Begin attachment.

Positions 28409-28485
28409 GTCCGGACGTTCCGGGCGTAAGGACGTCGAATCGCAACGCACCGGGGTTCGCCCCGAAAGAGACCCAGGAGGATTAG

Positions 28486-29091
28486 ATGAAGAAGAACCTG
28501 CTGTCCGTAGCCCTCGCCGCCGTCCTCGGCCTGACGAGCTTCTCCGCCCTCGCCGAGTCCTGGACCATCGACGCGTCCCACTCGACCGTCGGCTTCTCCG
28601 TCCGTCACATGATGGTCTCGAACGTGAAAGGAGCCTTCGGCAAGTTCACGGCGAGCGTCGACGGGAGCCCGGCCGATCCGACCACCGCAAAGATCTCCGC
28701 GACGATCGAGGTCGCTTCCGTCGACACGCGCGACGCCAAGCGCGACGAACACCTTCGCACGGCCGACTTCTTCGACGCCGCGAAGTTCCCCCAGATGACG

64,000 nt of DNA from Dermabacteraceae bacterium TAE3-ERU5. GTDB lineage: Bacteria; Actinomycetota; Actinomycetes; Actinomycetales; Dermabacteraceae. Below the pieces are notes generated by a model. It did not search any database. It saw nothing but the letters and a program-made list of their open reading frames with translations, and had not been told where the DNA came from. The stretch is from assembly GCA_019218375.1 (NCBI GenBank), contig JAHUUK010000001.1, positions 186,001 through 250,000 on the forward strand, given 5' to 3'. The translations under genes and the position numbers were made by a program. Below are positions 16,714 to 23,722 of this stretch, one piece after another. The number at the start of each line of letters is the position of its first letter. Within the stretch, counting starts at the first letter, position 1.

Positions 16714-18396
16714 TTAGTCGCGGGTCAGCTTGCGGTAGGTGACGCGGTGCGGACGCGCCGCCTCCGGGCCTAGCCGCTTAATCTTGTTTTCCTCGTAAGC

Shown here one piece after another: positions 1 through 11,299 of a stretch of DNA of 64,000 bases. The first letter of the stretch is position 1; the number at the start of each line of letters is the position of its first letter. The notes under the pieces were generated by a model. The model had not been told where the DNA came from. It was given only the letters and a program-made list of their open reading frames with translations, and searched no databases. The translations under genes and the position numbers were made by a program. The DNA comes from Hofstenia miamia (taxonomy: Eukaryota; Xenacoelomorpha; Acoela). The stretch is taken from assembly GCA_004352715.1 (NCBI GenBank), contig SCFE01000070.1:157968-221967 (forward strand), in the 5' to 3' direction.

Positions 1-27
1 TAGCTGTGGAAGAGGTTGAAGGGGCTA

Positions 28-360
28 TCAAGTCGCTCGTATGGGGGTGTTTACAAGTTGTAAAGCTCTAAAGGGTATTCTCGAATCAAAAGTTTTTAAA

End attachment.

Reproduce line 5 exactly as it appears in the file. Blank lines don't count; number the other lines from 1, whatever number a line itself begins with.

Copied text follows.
28501 CTGTCCGTAGCCCTCGCCGCCGTCCTCGGCCTGACGAGCTTCTCCGCCCTCGCCGAGTCCTGGACCATCGACGCGTCCCACTCGACCGTCGGCTTCTCCG